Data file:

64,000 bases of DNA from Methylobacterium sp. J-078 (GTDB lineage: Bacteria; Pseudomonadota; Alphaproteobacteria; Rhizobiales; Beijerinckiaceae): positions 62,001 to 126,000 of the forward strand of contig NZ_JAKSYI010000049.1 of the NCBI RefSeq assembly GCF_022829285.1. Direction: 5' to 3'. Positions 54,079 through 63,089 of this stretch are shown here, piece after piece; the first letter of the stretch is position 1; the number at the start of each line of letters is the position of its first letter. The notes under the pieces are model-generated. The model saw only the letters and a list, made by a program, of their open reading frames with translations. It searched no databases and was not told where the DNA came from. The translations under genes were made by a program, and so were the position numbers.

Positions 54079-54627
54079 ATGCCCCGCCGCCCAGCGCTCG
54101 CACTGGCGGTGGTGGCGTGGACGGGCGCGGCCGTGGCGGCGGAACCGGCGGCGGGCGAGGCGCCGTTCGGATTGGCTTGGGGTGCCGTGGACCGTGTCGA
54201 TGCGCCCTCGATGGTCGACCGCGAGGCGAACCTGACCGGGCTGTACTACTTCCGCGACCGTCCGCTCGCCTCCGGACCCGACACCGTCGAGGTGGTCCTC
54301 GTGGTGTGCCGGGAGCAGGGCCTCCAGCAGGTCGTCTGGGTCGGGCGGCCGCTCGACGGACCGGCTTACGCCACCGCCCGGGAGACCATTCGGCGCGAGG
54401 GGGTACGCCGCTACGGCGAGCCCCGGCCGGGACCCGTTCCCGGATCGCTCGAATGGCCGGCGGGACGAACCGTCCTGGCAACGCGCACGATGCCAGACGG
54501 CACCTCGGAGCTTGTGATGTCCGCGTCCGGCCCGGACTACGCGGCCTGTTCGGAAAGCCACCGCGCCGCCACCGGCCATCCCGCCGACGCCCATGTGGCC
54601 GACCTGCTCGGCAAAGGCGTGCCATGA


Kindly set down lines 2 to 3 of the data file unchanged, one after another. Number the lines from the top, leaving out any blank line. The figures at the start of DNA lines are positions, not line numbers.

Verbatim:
Positions 54079-54627
54079 ATGCCCCGCCGCCCAGCGCTCG